The intentions to document this information are long standing in that they go back some two decades to the early/mid 1990’s, just a few years before the subject of this site, James Kitchener Heath passed away.

As is the case in so many families in which a generation experienced war and all its traumas, certain aspects of service are known, but all too often the details are sketchy and disjointed. Add into this mix the passage of time and the result is invariably a collection of stories and fragments of memories accompanied by a handful of fragile and faded documents (if you are lucky) that represent the sum of information relating to the most extraordinary period in a soldier’s life. This was certainly the case in our family..... and it’s not much to go on.

In February 1995, my Father and I struggled to put together a potted service history to be read by the cleric presiding over my Grandfather’s funeral. At this point I decided to take steps to fill in some of the gaps as best I could.... sadly now without the benefit of first hand testimony.

A well known turn of phrase, ‘written on the back of a fag packet’ is defined by the Collins on-Line dictionary as something ‘composed or formed quickly and without detailed analysis or research’. As far as first hand source material for this history is concerned, no better a description could be made. The details gleaned from my Grandfather in brief (and often emotional) discussions in the 1990’s are summarised as a list of place names written in an old man’s shaky handwriting on the back of a standard envelope! (this will feature later). On the upside, a standard envelope is approximately twice the size of a cigarette packet, which immediately doubles the amount of information to work with!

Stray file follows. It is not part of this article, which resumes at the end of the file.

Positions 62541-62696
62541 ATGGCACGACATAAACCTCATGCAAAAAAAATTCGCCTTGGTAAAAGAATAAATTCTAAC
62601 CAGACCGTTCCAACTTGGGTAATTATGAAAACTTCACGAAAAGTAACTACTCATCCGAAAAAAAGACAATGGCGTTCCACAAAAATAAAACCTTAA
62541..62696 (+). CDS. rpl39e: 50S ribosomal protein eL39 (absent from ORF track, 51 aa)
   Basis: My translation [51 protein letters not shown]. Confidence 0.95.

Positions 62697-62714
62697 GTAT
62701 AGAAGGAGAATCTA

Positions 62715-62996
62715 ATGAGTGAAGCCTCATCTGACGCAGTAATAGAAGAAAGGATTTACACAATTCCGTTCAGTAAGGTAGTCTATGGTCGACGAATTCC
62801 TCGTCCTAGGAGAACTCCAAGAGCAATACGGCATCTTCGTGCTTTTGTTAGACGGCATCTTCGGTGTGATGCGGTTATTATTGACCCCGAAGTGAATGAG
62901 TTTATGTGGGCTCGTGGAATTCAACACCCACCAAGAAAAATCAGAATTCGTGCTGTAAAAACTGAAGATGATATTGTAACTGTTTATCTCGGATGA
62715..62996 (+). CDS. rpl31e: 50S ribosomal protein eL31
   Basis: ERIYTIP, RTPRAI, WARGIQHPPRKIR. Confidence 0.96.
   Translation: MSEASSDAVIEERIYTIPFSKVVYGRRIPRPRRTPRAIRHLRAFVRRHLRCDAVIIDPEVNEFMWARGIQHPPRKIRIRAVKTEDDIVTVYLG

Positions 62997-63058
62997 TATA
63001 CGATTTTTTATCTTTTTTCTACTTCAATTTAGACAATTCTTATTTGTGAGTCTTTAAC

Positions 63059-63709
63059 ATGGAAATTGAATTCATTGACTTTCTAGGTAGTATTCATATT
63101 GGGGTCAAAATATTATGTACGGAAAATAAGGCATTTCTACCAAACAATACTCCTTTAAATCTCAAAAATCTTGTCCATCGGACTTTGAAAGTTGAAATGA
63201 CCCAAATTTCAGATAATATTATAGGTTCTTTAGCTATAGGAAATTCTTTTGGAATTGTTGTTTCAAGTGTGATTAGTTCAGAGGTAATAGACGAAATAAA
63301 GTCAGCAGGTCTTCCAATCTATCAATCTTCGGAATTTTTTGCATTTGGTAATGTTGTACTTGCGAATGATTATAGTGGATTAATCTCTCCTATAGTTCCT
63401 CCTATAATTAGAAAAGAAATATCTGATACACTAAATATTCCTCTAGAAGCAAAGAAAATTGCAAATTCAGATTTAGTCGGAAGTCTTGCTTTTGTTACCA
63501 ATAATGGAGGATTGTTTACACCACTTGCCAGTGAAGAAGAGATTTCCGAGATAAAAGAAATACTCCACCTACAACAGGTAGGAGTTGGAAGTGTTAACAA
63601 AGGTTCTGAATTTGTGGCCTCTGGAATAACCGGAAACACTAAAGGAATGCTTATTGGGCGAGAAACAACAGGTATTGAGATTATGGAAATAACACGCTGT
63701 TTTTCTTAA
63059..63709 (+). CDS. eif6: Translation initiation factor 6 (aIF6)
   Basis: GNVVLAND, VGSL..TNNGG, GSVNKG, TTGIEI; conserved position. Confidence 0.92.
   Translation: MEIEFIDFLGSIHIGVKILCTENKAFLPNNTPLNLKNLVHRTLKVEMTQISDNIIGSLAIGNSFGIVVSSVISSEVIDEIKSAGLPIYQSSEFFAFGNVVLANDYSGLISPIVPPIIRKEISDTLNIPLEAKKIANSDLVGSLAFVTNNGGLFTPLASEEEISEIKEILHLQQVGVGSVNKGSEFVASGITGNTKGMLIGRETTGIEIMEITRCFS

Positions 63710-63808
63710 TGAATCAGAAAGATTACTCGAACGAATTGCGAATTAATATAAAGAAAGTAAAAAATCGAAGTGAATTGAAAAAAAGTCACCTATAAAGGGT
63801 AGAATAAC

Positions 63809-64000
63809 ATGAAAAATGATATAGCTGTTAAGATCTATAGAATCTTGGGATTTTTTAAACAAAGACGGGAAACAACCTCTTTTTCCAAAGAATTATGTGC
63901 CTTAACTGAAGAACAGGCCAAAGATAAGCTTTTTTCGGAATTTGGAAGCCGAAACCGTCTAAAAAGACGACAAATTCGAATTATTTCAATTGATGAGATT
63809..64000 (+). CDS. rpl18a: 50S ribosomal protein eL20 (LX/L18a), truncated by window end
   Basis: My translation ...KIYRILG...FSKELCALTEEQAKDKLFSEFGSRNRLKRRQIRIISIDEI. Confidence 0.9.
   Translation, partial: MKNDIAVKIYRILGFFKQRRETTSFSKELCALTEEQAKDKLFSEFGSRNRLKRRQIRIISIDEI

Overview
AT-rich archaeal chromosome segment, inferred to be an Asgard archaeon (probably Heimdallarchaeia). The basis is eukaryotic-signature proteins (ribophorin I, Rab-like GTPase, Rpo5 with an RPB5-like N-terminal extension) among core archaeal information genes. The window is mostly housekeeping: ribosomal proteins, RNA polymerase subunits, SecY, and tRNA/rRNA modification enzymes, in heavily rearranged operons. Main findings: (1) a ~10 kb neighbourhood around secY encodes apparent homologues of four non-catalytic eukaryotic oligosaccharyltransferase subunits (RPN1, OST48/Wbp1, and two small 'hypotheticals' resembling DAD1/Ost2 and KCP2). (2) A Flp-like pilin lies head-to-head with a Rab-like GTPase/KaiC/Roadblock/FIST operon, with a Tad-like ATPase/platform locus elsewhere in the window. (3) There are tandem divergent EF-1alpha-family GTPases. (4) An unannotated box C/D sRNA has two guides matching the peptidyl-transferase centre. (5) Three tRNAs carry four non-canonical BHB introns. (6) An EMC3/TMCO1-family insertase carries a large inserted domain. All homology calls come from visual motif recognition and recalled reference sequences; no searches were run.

By my own admission, this site is a little self-indulgent, being of primary interest to myself, my mother, my children and a handful of relatives still living in Staffordshire. In addition, it may be that the information presented here will be read by others outside of the family who have a passing interest in military or family history.

I would welcome any comments/suggestions or dare I say it relevant information to contact me.

adrianandrews1@sky.com

Saturday, 28 June 2014

59 (Staffordshire) Division in Ulster (1941 - 1943)


In crossing the Irish Sea, from Stranraer to Larne, the duty of the 59th was to take over from the 53 (Welsh) Division. This arrangement was very much to the benefit of the Welsh who took command of all of the equipment that the 59th had accumulated over the past months. Whilst the vehicles and weapons of the 53 (Welsh) were serviceable, they were a poor replacement for what had been left behind on the North East.

The troop exchange with the 53rd took two weeks towards the end of 1941. The three infantry brigades were billeted in the southern towns of Ulster close to the border with the then Irish Free State.  197 Brigade were in Newry and Keady, whilst the 177 Brigade found themselves in the coastal towns of Newcastle and Rostrevor and 176 Brigade were in the Killyleagh/Downpatrick area.